Why Does My Beard Look So Thin and Wispy? (Practical Styling Fixes)

Not all facial hair is created equal. Some men have been blessed with full beards while some of us struggle with a thinner wispier growth.

A variety of factors including genetics, age, and diet influence beard growth and appearance, all of which contribute to beards looking thick and full or thin and wispy. While some of these are out of your control, there are ways to style a thin beard to improve its appearance: keep it neat, clean, and moisturized, eat well, and drink water.

Read on to learn how to keep a thin or wispy beard looking its best.

Why does your beard look thin and wispy?

A large number of men worldwide do not produce whiskers that add up to a thick growth.

Your ethnic ancestry is the largest contributing factor to your facial hair.  Some of us have a more sparse distribution of hair follicles while others are blessed with a carpet of whiskers or thicker hair. Other factors include age and diet.

Sometimes genetics unfairly catches the blame for some of our physical shortcomings. Age, stress, malnutrition, and sleep deprivation have all been known to affect hair growth but our heritage is the key to our beards. Many Asians, indigenous peoples of the Americas, and those from portions of Africa historically do not grow as much facial hair as Europeans or the Arabic.  

Scientists have yet to determine the reason males produce beards as they are biologically useless. It was thought for some time that beards were for attracting mates but studies have recently argued that women are not significantly drawn to facial hair. Beards are actually more appreciated among other men than attracting partners. Beard envy is very real and is described as seeing a beard that is thicker and wishing that yours was as good or better.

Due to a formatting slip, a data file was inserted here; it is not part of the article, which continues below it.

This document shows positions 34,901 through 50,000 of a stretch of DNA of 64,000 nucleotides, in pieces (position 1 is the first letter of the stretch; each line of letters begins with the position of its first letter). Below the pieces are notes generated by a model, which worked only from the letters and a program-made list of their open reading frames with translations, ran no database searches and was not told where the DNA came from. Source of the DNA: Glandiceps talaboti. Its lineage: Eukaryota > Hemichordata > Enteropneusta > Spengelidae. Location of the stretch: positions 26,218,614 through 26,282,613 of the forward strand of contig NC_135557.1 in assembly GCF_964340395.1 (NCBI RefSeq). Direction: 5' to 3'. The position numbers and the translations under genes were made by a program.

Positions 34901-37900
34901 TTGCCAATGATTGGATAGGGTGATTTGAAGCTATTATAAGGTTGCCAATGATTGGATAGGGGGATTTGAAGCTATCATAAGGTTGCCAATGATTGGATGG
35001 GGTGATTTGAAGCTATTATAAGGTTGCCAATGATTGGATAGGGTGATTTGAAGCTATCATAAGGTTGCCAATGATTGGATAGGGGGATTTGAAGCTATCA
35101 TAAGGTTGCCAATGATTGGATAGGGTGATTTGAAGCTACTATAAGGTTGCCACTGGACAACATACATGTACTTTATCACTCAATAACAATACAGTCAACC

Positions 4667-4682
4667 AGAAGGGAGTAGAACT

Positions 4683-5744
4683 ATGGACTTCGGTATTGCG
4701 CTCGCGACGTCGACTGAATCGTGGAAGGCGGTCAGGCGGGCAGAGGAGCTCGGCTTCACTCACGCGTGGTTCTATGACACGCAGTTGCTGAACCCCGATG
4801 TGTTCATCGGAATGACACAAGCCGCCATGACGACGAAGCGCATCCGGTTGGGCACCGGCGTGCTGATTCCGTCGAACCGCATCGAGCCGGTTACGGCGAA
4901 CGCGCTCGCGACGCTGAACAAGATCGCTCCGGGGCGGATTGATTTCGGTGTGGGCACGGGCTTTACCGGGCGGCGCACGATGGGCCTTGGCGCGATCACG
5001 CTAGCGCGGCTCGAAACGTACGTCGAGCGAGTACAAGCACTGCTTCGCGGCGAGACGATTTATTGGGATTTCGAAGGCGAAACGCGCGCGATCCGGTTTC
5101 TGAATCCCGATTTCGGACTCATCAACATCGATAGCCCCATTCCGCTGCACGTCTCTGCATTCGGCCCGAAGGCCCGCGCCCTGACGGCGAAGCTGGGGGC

So when a man looks at his beard in the mirror and is less than pleased with what he sees it is based on his comparison to other beards. Long story short, if you feel your beard is thin or wispy it is perfectly normal and you are not alone.

However, if your beard is normally thick but now seems to be thinning and becoming brittle then it could be time to consult a medical professional. It could be something as simple as alopecia barbae or a symptom of something much more serious.

Will a thin beard fill out?

There is no specific age at which a man’s beard will stop developing, but once that age has been achieved, it will not thicken further throughout his life.

Beard growth is not complete until the final stages of puberty, which are much closer to a man’s thirties than his teenage years. If you’re still young and unsatisfied with the fullness of your beard, it could fill out as you age.  Patience is the first rule of facial hair.

If you are just nearing or entering your thirties and you are not seeing your beard fill out then it is time to accept it will not thicken much more. This is perfectly normal and you can still own a great look even with a thin beard.

Just know that some men are genetically predisposed to have bushy facial hair while some are destined for less.

Beard looks thin in the sunlight 

Does your beard look thick most of the time but seems to thin out the moment you step outside and stand in the sun?